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Council to set up QC-led inquiry into compulsory purchase order

The full council at the London Borough of Lewisham has unanimously agreed to set up an independent inquiry led by a QC to examine matters relating to a controversial proposed compulsory purchase order.

A report drafted by the council’s Head of Law and proposing the establishment of the inquiry was backed at a meeting last night.

Lewisham will now approach the chair of the Bar Council to secure the appointment of the QC.

The council also agreed expenditure of up to £500,000 for the conduct of the inquiry, and for the Executive Director for Children and Young People to be the officer lead.

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A cross party New Bermondsey/Surrey Canal Inquiry Committee comprising four majority group members and the minority party member is to receive the report of the inquiry and receive periodic reports on progress, expenditure incurred and to make recommendations to full council and Lewisham's Mayor and Cabinet for any action arising from the inquiry.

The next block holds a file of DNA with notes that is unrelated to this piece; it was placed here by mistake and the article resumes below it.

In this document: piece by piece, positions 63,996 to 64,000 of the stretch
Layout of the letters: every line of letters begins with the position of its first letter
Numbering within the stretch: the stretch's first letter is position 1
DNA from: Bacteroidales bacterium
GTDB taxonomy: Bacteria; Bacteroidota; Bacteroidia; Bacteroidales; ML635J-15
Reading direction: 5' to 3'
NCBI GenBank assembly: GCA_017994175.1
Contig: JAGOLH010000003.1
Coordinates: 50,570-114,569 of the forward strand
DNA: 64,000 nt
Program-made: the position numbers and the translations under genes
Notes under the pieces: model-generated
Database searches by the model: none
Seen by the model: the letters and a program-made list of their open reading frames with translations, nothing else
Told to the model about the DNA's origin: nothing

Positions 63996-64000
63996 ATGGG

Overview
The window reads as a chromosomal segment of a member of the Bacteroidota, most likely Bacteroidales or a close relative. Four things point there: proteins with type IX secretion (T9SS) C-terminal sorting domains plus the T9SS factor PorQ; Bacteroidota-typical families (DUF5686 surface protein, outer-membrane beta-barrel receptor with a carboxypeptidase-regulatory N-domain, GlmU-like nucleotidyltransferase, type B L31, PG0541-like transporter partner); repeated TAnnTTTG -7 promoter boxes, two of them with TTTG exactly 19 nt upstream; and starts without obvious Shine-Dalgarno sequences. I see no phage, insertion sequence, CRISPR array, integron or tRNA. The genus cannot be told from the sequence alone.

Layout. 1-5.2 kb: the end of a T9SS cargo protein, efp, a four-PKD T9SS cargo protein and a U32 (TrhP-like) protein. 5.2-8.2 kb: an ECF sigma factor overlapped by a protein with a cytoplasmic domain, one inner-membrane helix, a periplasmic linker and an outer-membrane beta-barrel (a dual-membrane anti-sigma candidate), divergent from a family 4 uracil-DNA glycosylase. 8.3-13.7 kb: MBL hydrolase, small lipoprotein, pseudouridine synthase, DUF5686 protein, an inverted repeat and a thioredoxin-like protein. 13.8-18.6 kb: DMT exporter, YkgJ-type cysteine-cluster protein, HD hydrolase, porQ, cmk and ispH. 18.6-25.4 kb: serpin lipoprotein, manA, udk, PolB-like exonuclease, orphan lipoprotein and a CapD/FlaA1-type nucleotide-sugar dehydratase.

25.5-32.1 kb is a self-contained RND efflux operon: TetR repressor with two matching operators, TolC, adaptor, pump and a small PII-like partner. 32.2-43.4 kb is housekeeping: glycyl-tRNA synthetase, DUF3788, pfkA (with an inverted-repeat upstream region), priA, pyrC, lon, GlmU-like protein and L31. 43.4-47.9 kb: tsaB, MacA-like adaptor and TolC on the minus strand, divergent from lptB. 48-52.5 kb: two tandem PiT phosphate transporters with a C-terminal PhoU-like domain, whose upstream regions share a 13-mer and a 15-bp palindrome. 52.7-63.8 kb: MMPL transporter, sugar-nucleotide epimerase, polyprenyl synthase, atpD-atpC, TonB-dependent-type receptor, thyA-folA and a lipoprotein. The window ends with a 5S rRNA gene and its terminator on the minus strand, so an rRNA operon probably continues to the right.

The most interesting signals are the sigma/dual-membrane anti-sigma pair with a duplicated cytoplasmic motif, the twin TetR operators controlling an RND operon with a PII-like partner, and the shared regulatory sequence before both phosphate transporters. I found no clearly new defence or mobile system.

The Head of Law’s report was prepared following a series of allegations in the press – and The Guardian in particular – in relation to the planned CPO of land at New Bermondsey/Surrey Canal near Millwall Football Club’s stadium.

The CPO was intended to help complete a comprehensive development of the area, but the council has now abandoned plans to pursue the order.

Allegations have been made about a charitable organisation, the Surrey Canal Foundation Trust, which was to manage a new sports centre. The council pledged £500,000 to the trust in June 2014 subject to a funding agreement being put in place.

The inquiry will, amongst other things, consider that pledge and the accuracy of the report on which it was based, as well as statements made by Renewal (the developer) and the trust to the council.

The Head of Law's report said: “An inquiry conducted externally would inspire confidence in the public and all parties concerned that the conduct and outcome of the review are free from council influence and are truly independent.”

In a series of tweets, the council said the inquiry would “help ensure our decisions and actions of members/officers are of the highest standard”.

It added that once the inquiry is complete the outcome would be reported to full council and made public.

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